Between Law and Social Movement Organizations: The Cycle of General Norms in World Society.
MetadataShow full item record
This thesis addresses the problem of the dissonance between the formulation of highly generalized norms in world society and the failure of those norms to find accommodation in law. To construct this problem and its possible solutions, the thesis adopts Niklas Luhmann’s systems theory and functional method of analysis. Employing a distinction between private and public law, the thesis begins by examining the accommodation of such general norms in a model of global law beyond the state which is commonly held to accommodate an increasing range of norms at the global level. However, the limits of this legal system in relation to general norms are located in its exclusive specialization in the niches of world society and in its marginalization of state entities which remain crucial to the stabilization of those norms. The thesis therefore examines public international law as a legal system that is also increasingly orientated to realizing normative expectations of global public goods. Through analysis, the thesis identifies the limits of this legal system in relation to normative expectations of the prohibition of nuclear weapons. This antinuclear norm is nonetheless shown to be clearly formulated and recognized in world society, and the thesis traces the solution to this problem to transnational social movement organizations which stabilize the norm through formal decision-making and through communication of the norm to organizations of the political and legal systems. This forms the basis of a theory of the functional specification of social movement organizations as a solution to the problem of general norms. Finally it is argued that lawyers must develop a more definite appreciation of these developments, so that any structural relationship with social movement organizations reflects the functional importance they have gained in world society.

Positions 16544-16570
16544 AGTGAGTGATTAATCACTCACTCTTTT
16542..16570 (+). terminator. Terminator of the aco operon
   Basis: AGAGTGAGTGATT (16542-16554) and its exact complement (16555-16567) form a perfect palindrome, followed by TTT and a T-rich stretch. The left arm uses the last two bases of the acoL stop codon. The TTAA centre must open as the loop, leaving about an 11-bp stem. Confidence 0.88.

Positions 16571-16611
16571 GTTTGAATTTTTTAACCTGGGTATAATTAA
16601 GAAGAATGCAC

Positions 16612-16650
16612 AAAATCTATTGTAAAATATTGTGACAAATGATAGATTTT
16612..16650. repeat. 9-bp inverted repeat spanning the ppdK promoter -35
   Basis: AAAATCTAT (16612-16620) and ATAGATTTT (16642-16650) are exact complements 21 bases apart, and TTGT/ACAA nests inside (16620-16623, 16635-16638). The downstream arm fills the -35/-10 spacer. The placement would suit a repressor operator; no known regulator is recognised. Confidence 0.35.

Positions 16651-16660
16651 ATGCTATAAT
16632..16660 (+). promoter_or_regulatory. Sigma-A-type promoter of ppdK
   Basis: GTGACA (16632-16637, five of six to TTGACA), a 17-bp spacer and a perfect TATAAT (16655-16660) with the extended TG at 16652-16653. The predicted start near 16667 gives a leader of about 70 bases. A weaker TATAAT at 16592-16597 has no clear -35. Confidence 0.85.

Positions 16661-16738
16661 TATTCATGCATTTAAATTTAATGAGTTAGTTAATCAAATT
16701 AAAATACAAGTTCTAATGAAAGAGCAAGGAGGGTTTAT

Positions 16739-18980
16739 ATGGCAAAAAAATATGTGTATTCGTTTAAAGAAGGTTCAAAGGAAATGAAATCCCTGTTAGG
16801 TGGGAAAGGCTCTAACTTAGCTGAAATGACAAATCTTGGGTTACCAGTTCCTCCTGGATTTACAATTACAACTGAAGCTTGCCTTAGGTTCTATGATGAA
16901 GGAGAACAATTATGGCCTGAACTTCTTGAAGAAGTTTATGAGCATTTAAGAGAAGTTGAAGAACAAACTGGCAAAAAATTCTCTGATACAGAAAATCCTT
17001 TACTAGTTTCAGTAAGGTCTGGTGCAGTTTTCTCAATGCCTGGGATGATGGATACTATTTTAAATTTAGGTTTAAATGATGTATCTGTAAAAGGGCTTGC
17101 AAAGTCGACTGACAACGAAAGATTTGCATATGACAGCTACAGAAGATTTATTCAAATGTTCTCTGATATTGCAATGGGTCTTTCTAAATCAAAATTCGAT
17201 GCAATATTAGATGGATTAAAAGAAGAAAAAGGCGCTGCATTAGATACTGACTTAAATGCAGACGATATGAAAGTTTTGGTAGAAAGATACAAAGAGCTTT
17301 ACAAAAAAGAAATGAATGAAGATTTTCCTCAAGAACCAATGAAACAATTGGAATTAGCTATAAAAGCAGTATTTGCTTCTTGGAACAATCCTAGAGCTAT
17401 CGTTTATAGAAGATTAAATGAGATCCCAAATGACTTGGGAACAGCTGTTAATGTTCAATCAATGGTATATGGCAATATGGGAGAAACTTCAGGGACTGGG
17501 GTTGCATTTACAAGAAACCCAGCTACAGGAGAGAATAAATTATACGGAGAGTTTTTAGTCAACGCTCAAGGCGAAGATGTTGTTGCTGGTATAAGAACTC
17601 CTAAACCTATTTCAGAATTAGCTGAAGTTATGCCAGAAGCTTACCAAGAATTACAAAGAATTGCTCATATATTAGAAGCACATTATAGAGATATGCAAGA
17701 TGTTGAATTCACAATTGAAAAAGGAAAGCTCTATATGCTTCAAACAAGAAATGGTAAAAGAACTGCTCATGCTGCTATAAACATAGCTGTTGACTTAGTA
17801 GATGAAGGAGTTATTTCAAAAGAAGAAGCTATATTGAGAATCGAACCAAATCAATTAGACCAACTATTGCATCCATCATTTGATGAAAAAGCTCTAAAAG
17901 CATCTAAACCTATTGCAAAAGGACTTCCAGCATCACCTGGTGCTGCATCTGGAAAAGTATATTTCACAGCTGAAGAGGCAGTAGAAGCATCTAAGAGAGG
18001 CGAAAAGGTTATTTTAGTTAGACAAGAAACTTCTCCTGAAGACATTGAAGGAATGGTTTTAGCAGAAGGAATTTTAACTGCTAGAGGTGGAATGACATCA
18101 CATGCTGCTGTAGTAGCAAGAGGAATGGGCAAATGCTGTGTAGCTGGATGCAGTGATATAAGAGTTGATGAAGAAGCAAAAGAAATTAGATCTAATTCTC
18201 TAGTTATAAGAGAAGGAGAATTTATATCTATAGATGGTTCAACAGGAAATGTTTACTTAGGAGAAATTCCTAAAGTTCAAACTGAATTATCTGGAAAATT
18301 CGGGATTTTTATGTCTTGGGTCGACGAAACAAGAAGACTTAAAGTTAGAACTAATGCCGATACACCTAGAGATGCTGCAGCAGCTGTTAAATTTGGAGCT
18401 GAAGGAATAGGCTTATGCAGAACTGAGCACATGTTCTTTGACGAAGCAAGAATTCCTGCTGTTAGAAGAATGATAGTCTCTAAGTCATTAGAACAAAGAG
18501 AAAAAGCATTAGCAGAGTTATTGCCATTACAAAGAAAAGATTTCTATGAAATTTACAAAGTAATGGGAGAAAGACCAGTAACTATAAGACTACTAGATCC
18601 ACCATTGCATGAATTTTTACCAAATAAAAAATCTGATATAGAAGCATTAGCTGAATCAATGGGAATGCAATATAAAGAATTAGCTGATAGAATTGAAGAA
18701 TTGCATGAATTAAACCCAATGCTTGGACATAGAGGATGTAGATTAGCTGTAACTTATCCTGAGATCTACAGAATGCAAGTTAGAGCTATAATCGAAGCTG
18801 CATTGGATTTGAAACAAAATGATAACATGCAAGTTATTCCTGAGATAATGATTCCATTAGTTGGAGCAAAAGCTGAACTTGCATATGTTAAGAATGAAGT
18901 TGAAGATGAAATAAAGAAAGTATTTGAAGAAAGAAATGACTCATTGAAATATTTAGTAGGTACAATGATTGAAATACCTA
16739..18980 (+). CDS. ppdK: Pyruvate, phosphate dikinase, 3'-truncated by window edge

- Theses